Date of Award

December 2013

Degree Type


Degree Name

Doctor of Philosophy



First Advisor

Marius Schmidt

Committee Members

Abbas Ourmazd, Andy Pacheco, Valerica Raicu, Dilano Saldin


Biomolecules play an essential role in performing the necessary functions for life. The goal of this thesis is to contribute to an understanding of how biological systems work on the molecular level. We used two biological systems, beef liver catalase (BLC) and photoactive yellow protein (PYP). BLC is a metalloprotein that protects living cells from the harmful effects of reactive oxygen species by converting H2O2 into water and oxygen. By binding nitric oxide (NO) to the catalase, a complex was generated that mimics the Cat-H2O2 adduct, a crucial intermediate in the reaction promoted by the catalase. The Cat-NO complex is obtained by using a convenient NO generator (1-(N,N-diethylamino)diazen-1-ium-1,2-diolate). Concentrations up to 100~200 mM are reached by using a specially designed glass cavity. With this glass apparatus and DEANO, sufficient NO occupation is achieved and structure determination of the catalase with NO bound to the heme iron becomes possible. Structural changes upon NO binding are minute. NO has a slightly bent geometry with respect to the heme normal, which results in a substantial overlap of the NO orbitals with the iron-porphyrin molecular orbitals. From the structure of the iron-NO complex, conclusions on the electronic properties of the heme iron can be drawn that ultimately lead to an insight into the catalytic properties of this enzyme.

Enzyme kinetics is affected by additional parameters such as temperature and pH. Additionally, in crystallography, the absorbed X-ray dose may impair protein function. To address the effect of these parameters, we performed time-resolved crystallographic experiments on a model system, PYP. By collecting multiple time-series on PYP at increasing X-ray dose levels, we determined a kinetic dose limit up to which kinetically meaningful X-ray data sets can be collected. From this, we conclude that comprehensive time-series spanning up to 12 orders of magnitude in time can be collected from a single PYP crystal. Time-resolved X-ray data collected at pH's of 4, 7 and 9 demonstrate that pH alters the kinetics of the PYP photocycle dramatically. At pH 4 the photocycle lasts almost one order of magnitude longer in time compared to pH 7. The final intermediate that accumulates at both pH 7 and pH 4 is absent at pH 9. Results from the dose- and the pH-dependent time-resolved crystallographic experiments show that it is imperative to carefully control the conditions under which time-resolved data are collected. With these considerations we collected a comprehensive time-series from nanoseconds to seconds at 14 different temperature settings from -40 °C to 70 °C. Results from time-resolved crystallography are corroborated by employing time-resolved absorption spectroscopy. For this, absorption spectra on crystals and solution are collected by a fast micro-spectrophotometer custom-designed in our lab. We identify kinetic phases of the PYP photocycle at all 14 temperature settings. Relaxation times associated with these phases are temperature-dependent and can be fit by the Van't Hoff-Arrhenius equation. Kinetic modeling yields entropy and enthalpy values at the barriers of the activation solely from the time-resolved crystallographic data. With this, we advance crystallography to a new frontier: the determination of free energy surfaces.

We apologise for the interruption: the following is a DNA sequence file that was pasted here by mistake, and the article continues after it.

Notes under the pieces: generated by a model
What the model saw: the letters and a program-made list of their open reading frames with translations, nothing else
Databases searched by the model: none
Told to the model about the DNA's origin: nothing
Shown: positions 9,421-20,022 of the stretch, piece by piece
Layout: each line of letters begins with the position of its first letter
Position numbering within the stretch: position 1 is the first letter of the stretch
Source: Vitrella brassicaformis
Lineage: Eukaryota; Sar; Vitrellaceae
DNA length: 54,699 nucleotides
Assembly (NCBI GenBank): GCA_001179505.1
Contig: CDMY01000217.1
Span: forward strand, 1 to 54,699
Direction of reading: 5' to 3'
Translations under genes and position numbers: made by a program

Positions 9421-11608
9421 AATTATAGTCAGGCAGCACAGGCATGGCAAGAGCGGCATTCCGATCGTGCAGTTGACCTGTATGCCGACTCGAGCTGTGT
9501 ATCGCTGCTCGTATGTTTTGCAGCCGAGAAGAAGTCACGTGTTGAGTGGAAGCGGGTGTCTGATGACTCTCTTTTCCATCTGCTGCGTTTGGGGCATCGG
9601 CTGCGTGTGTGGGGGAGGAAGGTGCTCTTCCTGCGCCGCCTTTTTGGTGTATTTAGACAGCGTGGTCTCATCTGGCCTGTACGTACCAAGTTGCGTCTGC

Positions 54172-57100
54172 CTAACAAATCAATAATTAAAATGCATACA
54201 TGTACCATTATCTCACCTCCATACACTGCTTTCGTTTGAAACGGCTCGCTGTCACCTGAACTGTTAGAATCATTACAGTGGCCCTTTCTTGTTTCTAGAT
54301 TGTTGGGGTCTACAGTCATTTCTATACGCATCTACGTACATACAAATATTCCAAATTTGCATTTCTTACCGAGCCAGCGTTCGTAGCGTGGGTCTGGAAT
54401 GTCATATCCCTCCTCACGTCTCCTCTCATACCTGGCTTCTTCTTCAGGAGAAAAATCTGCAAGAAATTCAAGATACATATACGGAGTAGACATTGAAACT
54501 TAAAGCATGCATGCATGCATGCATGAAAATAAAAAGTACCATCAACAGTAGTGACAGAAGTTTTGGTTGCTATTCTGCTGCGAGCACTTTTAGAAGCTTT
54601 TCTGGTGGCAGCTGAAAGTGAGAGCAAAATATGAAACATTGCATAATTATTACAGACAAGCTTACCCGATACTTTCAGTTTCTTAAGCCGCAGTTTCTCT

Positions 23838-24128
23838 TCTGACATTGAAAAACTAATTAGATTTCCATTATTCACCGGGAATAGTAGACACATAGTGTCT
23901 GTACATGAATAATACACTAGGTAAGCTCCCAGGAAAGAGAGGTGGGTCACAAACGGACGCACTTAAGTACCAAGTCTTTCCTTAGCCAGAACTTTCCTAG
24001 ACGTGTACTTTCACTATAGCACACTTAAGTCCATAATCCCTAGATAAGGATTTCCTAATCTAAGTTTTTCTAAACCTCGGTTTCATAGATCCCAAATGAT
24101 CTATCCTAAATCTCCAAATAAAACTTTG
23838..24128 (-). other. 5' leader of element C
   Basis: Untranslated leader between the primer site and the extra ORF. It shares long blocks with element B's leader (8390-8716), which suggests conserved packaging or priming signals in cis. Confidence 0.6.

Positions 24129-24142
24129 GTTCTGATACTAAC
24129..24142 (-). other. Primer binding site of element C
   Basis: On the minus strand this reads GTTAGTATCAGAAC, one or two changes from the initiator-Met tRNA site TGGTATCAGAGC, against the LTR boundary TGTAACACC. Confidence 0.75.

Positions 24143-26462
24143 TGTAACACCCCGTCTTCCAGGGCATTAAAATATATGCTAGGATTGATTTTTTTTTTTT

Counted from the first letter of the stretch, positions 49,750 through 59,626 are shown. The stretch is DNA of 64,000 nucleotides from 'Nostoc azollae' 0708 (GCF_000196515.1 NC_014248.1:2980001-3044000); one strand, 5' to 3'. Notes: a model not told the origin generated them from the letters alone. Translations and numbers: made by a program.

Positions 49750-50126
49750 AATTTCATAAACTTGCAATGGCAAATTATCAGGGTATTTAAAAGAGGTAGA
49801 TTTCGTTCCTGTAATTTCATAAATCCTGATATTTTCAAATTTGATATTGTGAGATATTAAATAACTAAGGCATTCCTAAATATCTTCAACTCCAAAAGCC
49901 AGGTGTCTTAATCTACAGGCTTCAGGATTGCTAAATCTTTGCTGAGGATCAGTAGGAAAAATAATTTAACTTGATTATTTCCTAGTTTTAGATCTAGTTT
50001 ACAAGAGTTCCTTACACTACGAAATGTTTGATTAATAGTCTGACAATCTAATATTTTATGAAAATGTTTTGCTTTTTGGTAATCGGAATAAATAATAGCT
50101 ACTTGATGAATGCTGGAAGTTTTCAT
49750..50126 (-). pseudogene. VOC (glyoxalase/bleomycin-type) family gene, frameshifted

Investigating enzymatic reactions can be challenging, because they are non-cyclic. After one turnover product must be washed away and substrate must be reloaded. A promising approach for routine application can be envisioned at the new 4th generation X-ray sources, such as X-ray free electron lasers (XFELs). With our results we set the scene to comprehensively investigate all kinds of enzymatic reactions with these instruments.